I suppose I had better update this, really.
Fair warning, epic thread update, lots of pictures. 56k'ers, might as well put the kettle on.
We chose a bad week to undertake the conversion really - mild for the last three weeks, and this week it choses to get really bollock-shrinkingly
Left to right, my mate Ian and Alex SBY.
God save us... :-\
Bonnet off first thing.
This is what we discovered upon unearthing the DME - it appears to already be a 4.0 automatic unit... Curious, but possibly a contributor to the abysmal fuel economy, and constant smell of unburnt fuel....
"Well, I've got no use for it... would you put down that bloody camera and take this!!"
Plus some completely redundant wires - this is 90% of the contents of the O/S bank's wiring box. Mildly unsettling to us Rover boys, this - we're not used to the idea of having all the wiring in place for every possible option, and just blanked...
We reckoned it must be all the wiring that would've gone to the plug on the slushbox.
This photo was taken at about five to nine, the frost had been on the cars for a good two and a bit hours at this point;
After this evening, we celebrated the progress with a litre bottle of Morgan's Spiced rum between Alex and myself, followed by six or eight pints of Magners.
The following morning I was not the happiest of bunnies, and progress on Sunday ran at two speeds - slow as hell and stopped for a break.
Now, us being Rover boys, and used to transverse mounted lumps, we've not played with anything like this before. That's not really a defense for not looking well enough though, and we didn't spot that in order to remove the engine, we needed to remove first the exhausts, and second the gearbox - otherwise the exhaust manifolds foul on both the bell housing and the steering column.
Alex and myself looking rather disheartened by the lack of continued progress, thanks to our ignorance for what needed removing.
Then Ian showed up...
... and managed to get us enthused again for half an hour
Achieved nothing with the grinder except two f**ked N/S bank exhaust manifolds, but it felt rather good for a few minutes.
The following morning we removed the loom to prevent it snagging, as we decided to reuse the 3.0 loom to simply do away with the surplus plug for the slushbox, and then realised that with the lump lifted up by about a foot, we had enough access to get the exhaust manifolds off - and then with a bit of pushing and pulling we could work the engine off the input shaft and out of the bay.
Empty engine bay.
Choice of new powerplants, though all likely to die in the traces.
The next morning we were joined by my mate Joe (possibly known to some BMW forumgoers as 'Munky', particularly in e30 circles?), who had come up from Plymouth to help out.
We removed the clutch and the nightmare that spanned three days began. There's a goddamn dual mass flywheel on the M60B30. Why is there a dual mass flywheel on the M60B30? It's unnecessary, irritating, and frankly, somewhat anachronistic - never encountered a DMF on anything pre 2000 MY until now.
Inside the DMF on the '93 M60B30, you will find nine T50 headed captive M10 Torx bolts, only accesible with a proprietary BMW tool, part number 11 3 380.
N.B: this changed in 1994, when BMW began using T60 headed bolts - something we nearly didn't realise before trying to find the right tool for the job!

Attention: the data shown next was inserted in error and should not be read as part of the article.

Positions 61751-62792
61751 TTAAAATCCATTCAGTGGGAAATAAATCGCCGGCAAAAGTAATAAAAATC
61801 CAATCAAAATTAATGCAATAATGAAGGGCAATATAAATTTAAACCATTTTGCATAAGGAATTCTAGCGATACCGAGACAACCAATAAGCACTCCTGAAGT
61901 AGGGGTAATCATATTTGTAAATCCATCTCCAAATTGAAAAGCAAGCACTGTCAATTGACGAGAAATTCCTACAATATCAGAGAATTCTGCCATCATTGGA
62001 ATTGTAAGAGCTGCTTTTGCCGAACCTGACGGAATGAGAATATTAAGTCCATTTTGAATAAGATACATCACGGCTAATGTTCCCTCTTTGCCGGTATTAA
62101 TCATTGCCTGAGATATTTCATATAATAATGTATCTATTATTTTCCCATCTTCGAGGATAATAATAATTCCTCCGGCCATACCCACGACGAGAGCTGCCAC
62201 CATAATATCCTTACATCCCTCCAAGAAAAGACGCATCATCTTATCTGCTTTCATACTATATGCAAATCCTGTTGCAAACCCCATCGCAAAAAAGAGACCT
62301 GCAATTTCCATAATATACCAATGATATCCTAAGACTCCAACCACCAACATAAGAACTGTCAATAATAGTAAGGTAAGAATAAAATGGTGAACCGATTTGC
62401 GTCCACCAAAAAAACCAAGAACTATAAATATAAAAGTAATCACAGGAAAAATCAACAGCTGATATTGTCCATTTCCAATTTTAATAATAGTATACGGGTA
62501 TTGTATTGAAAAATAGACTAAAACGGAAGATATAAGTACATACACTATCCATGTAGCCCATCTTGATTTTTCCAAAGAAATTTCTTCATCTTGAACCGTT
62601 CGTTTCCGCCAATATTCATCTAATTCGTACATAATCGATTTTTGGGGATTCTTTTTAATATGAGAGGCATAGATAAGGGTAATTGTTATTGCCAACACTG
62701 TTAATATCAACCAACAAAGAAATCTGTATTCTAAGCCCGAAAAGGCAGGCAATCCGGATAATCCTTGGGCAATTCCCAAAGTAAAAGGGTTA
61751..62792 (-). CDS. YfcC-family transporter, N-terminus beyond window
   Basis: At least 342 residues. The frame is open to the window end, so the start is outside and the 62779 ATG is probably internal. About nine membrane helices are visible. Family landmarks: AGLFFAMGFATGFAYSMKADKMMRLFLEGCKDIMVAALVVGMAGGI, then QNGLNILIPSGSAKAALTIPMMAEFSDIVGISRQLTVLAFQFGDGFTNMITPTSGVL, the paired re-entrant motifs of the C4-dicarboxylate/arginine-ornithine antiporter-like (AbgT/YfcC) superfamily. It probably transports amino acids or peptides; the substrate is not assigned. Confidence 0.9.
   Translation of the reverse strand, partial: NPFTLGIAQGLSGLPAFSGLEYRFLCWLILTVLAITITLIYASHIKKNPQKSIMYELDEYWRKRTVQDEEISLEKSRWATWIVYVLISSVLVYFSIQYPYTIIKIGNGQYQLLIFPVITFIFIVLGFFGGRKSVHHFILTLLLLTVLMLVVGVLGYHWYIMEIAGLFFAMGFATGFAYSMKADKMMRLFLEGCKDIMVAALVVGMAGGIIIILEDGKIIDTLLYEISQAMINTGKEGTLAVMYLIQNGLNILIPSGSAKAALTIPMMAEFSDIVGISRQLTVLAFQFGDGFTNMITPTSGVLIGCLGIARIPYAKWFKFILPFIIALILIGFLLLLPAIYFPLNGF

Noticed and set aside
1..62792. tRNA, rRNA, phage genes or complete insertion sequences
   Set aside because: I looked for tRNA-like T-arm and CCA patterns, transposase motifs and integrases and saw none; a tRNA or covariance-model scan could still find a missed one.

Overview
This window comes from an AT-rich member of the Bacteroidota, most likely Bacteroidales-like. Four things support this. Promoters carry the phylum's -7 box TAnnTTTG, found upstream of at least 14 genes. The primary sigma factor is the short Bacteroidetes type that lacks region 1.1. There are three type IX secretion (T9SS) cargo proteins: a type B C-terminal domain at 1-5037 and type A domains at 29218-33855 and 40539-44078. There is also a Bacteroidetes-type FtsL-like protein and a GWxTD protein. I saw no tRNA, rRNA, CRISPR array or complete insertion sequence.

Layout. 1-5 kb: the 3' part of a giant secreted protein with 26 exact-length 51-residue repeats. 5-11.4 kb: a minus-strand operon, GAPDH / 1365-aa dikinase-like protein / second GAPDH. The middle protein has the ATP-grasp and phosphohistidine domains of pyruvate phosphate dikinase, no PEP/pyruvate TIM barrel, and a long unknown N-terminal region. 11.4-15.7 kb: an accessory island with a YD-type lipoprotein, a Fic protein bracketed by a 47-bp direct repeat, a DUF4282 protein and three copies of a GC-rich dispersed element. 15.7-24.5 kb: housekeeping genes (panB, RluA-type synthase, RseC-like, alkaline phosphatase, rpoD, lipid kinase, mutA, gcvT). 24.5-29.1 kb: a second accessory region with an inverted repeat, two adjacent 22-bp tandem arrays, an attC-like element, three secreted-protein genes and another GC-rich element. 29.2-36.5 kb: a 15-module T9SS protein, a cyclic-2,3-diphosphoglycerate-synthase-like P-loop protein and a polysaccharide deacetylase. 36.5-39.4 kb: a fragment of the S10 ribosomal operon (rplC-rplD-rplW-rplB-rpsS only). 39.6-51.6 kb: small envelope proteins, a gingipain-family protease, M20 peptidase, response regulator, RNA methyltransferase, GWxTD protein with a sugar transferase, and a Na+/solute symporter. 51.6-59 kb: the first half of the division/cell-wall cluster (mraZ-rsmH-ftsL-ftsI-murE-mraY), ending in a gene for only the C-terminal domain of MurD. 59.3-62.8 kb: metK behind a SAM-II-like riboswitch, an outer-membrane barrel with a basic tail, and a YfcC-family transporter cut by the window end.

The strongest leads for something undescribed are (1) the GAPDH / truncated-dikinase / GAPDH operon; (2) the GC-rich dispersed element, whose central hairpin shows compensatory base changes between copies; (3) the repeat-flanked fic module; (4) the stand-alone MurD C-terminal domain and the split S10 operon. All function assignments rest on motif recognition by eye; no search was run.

Before we discovered this, we attempted to recreate such a tool using a standard T50 Torx bit, and grinding the hex points off the shaft to get it through the hole in the front of the DMF.
It got one of them undone, but in the process we managed to twist the points on the head the first time we used it, and wrecked it.
We then however went to Dick Lovett Swindon, and through my friendly tech, managed to get two 11 3 380 tools, for the princely sum of £13.somethingity something each.
They still did not do the trick, until we put the whole lump in the back of Ian's Mondeo, and let him take it away with him to use the compressor at work, a mighty 450lb-ft jobby. That also failed, so it's no wonder we were having grief with impact screwdrivers and 2' breaker bars.
Plan B then, off to T. H. White's, where he used an airgun developing a peak of 1000lb-ft of torque to remove them.
As you do.
Once the DMF was off, progress was resumed.
Munky looking (presumably in a satisfied fashion?) at the DMF on the new M60B40.
Joe having a crack at getting the gearbox on; it took a fair bit of jiggling to get the splines to mate.
Gearbox on, loom on, inlet manifold on, coolant rail swapped over, stat housing changed for the new item we bought for the M60B30 - no sense not using the new item - keeping the old M60B40 item as a spare.
Lifting it into position to drop it back into the bay;
Issues with supplied equipment? Perhaps just a minor one.
Joe manoeuvering the new lump into place, Alex looking happy for the first time in three. miserable. days.
Absurd angle to lower the lump in, required us repositioning the straps twice at various points of progress.
Engine pretty much slotted into the bay, with much heaving and shoving to try to squeeze it between the aircon pipework and the ABS module.
As I speak, the engine stands supported by the crane, with a jack under the gearbox drain plug.
Today we will refit the new downpipes and then lower the lump onto the engine mounts and prop shaft.
After that point, really it's just a case of plugging things back in, doing a few securing bolts back up, banging in the new 4.0 DME and off we go.
Once this whole thing is done and running, I will do a bit of a write up, and get Alex to edit the OP with a list of everything we needed for the conversion, hopefully this thread can help someone else afterwards!